Several years back, there was a group of us that gathered in the Evergreen Lounge after class each week. One of our group had these lovely positive message cards - symbolism of animals. We would each draw one from the pack and read it to the table. One of our group regularly pulled the swan. I’d like to think I remember the message of the swan because I simply heard it so often but I think there is something more to my remembering.
“Don’t give up, give over.”
When I first read those words “give over” I had no clue what they meant. Most messages related to surrender, like “go with the flow” or “be with what is” and “give over” were lost to me. I had no relationship with these words. They were not something that was taught to me in childhood so my adult body/mind was clueless. It wasn’t until a few years ago when
I started playing with what surrender wasn’t, that I started to get somewhere. I know what surrender is not - controlling, resisting, pushing, grasping and pulling. So that is where
I began. When I came upon the “what it isn’t practice” it was like a light went on. I had real life, tactile experience now to sense. I had a relationship with all of those other words. So, I would often ask myself; “Am I pushing? Am I pulling? Am I grasping? etc. And then stop and then listen. Often, if the answer was yes, there was accompanying tension - tight jaw, tense belly, hard eyes and a voice saying “yes, but…”.
So why am I writing about this, at this time? Well, as many of you know, I was sick (and missed) the last week of the session. I received a lovely virus that wreaked havoc on my throat, ears and eyes. Twelve days later, I am just now starting to feel I am on level ground again. I have not been sick like this, for such a long period of time, in a very long time. I thought I would be totally miserable and stressed. I wasn’t.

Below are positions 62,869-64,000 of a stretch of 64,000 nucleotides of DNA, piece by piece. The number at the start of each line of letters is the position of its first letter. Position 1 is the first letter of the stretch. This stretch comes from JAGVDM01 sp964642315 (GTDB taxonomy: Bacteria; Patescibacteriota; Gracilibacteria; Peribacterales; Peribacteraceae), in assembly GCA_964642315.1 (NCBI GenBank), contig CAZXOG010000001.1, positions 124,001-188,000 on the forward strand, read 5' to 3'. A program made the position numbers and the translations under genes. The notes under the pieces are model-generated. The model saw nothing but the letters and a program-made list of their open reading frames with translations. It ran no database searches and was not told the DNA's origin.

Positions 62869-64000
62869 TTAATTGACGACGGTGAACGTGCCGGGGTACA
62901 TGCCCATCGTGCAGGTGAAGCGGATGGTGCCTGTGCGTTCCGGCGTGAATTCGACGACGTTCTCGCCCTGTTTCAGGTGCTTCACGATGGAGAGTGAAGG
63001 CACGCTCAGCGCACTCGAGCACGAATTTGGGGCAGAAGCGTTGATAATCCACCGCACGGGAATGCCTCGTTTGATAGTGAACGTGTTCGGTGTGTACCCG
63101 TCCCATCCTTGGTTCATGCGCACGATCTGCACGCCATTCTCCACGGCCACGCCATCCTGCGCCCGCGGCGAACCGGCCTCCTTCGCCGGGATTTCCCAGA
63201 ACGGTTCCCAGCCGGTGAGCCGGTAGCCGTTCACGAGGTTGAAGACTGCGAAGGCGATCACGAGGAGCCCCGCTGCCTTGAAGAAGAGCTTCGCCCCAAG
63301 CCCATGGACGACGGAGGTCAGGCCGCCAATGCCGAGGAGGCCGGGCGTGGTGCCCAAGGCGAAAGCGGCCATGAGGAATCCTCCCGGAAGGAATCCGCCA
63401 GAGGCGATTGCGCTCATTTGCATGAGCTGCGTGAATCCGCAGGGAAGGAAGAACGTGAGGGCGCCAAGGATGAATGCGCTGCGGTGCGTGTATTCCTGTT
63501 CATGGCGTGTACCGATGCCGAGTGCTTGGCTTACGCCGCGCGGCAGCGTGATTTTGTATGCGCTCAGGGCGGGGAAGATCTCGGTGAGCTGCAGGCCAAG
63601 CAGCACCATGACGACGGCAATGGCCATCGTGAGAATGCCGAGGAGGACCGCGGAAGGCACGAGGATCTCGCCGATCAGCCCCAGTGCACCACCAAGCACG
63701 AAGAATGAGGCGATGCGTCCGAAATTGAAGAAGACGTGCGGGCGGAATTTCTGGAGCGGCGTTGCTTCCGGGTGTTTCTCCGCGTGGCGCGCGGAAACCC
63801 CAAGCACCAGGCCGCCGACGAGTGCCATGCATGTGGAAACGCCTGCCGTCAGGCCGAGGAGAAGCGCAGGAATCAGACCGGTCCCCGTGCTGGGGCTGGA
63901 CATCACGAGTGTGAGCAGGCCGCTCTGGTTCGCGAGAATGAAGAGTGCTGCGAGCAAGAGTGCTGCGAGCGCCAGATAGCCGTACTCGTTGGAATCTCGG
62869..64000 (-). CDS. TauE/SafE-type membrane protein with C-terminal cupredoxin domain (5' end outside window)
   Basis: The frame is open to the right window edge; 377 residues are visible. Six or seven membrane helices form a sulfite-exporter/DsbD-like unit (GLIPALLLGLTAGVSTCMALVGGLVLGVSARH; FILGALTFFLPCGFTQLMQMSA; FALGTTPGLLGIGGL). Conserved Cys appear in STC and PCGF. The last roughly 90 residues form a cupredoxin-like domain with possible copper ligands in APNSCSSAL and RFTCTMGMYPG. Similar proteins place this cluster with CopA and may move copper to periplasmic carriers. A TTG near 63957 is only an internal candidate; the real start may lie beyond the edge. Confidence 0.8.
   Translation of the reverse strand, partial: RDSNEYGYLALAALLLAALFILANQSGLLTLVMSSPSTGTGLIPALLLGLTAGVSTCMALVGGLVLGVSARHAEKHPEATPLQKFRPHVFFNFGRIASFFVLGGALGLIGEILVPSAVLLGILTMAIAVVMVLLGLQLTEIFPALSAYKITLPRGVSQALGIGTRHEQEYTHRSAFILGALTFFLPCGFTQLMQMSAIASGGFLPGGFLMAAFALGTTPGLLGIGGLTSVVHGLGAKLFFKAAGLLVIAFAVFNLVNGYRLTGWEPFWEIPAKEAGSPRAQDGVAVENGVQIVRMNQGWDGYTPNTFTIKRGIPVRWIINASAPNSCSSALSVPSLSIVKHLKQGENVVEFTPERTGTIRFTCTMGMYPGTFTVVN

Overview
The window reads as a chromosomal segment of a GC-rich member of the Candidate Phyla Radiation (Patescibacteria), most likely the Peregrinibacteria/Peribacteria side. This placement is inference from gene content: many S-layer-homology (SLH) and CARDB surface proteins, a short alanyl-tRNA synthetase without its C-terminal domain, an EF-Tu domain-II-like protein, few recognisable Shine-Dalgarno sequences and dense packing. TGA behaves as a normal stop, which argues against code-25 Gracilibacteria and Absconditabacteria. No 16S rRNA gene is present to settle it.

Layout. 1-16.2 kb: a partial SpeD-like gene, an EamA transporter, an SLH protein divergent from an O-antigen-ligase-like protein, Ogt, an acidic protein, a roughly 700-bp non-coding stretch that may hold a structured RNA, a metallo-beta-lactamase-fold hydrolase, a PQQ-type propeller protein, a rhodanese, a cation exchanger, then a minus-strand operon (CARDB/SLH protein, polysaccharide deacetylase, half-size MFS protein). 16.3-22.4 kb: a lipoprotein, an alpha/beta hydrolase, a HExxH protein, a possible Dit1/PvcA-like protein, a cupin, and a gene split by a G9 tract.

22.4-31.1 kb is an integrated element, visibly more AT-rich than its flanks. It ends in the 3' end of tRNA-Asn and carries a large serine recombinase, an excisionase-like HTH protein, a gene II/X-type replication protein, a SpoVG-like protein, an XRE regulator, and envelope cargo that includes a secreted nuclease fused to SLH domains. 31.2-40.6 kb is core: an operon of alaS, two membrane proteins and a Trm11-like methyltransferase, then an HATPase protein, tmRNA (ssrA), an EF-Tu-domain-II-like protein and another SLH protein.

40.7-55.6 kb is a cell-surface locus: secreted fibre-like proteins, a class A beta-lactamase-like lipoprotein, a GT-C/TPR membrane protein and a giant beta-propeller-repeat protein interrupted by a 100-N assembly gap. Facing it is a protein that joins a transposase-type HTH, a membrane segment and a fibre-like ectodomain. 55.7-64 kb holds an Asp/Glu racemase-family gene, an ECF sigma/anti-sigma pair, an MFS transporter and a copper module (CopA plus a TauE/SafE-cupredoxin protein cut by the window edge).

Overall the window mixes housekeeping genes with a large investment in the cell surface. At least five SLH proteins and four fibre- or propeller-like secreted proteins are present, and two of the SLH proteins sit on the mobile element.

I stayed even keeled and level headed, for the majority of the time.
Yes, I felt woozy, uncomfortable, and I was in pain some of the time. But I never dropped into a depression, got irrationally irritable or felt hopeless. I cannot be 100% certain, but I suspect it had to do with making a commitment, when the first signs of sore throat appeared, to surrender. I consumed herbs, foods and drugs that would ease my discomfort and support my health, I rested a lot, BUT I didn’t do those things with pushing, pulling, or controlling in mind like “this has to work!”. I simply did what was available to me and then surrendered to the process of being sick and of healing. When I felt impatience arise, I reminded myself to soften into it. When fear of health, finances, etc arose, I asked myself, “what do I gain by stressing out?”. When the searing pain in my ears came on, I relaxed my face and got curious about the sensation I was feeling - experiencing them instead of resisting them.
Ok, buckle up!
I am grateful (yup, grateful!) for this slow-to-heal-multi-faceted “thing” so that I had a chance to really, really practice surrender. To do what I could in the moment and then to give over and simply
“be with/experience” what is.
So, as I do when i share musings, I offer up some questions:
If something is here, right now, and you cannot do anything to change it, can you allow it to be?
Can you see or feel precious energy being used up as you resist what is?
Can you see/feel the excess mental and physical tension being created and held as you hold onto
(originally written and shared in 2007)
I started down the rabbit hole of looking at convenience & speed vs. quality, and as usual, it brought up
a myriad of questions like: Is this need for “now” an addiction? When did quality get put aside to
be replaced with convenience, instant results and speed? What’s the hurry anyhow?